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We suggest an architecture for executing protocols for auctions and, more generally, mechanism design. Our goal is to preserve the privacy of the inputs of the participants (so that no nonessential information about them is divulged, even a posteriori) while maintaining communication and computational efficiency. We achieve this goal by adding another party  the auction issuer  that generates the programs for computing the auctions but does not take an active part in the protocol. The auction issuer is not a trusted party, but is assumed not to collude with the auctioneer. In the case of auctions, barring collusion between the auctioneer and the auction issuer, neither party gains any information about the bids, even after the auction is over. Moreover, bidders can verify that the auction was performed correctly. The protocols do not require any communication between the bidders and the auction issuer and the computational efficiency is very reasonable. This architecture can be used to implement any mechanism design where the important factor is the complexity of the decision procedure.
Truth revelation in approximately efficient combinatorial auctions
 Journal of the ACM
, 2002
"... Abstract. Some important classical mechanisms considered in Microeconomics and Game Theory require the solution of a difficult optimization problem. This is true of mechanisms for combinatorial auctions, which have in recent years assumed practical importance, and in particular of the gold standard ..."
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Cited by 194 (1 self)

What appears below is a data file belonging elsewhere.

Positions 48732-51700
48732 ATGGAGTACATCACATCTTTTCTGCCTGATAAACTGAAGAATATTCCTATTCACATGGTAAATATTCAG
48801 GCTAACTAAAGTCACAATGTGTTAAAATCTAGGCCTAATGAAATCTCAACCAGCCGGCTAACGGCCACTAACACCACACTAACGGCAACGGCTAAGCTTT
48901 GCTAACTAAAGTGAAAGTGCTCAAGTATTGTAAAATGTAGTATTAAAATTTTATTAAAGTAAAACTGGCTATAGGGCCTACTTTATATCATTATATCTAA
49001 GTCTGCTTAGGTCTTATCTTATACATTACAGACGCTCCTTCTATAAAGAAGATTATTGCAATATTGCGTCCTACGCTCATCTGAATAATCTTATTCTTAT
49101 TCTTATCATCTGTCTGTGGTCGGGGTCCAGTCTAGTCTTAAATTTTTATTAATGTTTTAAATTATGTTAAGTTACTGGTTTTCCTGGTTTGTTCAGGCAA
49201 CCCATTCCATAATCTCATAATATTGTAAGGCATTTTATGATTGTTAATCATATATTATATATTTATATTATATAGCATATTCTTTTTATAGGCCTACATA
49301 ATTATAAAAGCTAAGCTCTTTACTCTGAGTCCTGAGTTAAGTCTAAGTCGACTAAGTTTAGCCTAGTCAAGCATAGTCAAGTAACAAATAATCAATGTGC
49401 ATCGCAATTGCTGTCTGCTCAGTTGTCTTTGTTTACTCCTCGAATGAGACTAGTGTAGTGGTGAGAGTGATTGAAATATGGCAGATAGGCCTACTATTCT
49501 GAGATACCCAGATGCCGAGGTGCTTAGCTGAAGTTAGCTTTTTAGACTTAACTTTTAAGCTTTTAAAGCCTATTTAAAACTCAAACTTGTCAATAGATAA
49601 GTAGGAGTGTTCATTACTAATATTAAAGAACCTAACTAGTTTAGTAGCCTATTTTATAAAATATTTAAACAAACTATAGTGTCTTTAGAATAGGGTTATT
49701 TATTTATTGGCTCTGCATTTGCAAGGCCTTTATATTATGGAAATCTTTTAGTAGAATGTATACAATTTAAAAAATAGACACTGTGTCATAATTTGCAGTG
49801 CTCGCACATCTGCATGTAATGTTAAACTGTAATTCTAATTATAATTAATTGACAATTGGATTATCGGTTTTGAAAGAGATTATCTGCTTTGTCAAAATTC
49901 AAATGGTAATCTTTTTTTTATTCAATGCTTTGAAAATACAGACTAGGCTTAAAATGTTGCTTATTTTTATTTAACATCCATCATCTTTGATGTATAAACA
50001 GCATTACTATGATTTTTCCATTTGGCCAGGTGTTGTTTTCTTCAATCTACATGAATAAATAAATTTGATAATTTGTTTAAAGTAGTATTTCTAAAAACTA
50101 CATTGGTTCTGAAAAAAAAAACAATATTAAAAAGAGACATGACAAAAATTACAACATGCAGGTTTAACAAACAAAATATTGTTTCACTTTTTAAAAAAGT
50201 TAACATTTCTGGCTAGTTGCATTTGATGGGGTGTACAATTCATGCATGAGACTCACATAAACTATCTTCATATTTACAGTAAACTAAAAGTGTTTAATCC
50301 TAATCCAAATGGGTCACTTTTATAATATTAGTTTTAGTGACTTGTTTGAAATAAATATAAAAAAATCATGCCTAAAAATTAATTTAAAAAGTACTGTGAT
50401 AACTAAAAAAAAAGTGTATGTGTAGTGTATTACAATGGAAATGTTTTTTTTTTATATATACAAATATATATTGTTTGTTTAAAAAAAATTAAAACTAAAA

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Abstract. Some important classical mechanisms considered in Microeconomics and Game Theory require the solution of a difficult optimization problem. This is true of mechanisms for combinatorial auctions, which have in recent years assumed practical importance, and in particular of the gold standard for combinatorial auctions, the Generalized Vickrey Auction (GVA). Traditional analysis of these mechanisms—in particular, their truth revelation properties—assumes that the optimization problems are solved precisely. In reality, these optimization problems can usually be solved only in an approximate fashion. We investigate the impact on such mechanisms of replacing exact solutions by approximate ones. Specifically, we look at a particular greedy optimization method. We show that the GVA payment scheme does not provide for a truth revealing mechanism. We introduce another scheme that does guarantee truthfulness for a restricted class of players. We demonstrate the latter property by identifying natural properties for combinatorial auctions and showing that, for our restricted class of players, they imply that truthful strategies are dominant. Those properties have applicability beyond the specific auction studied.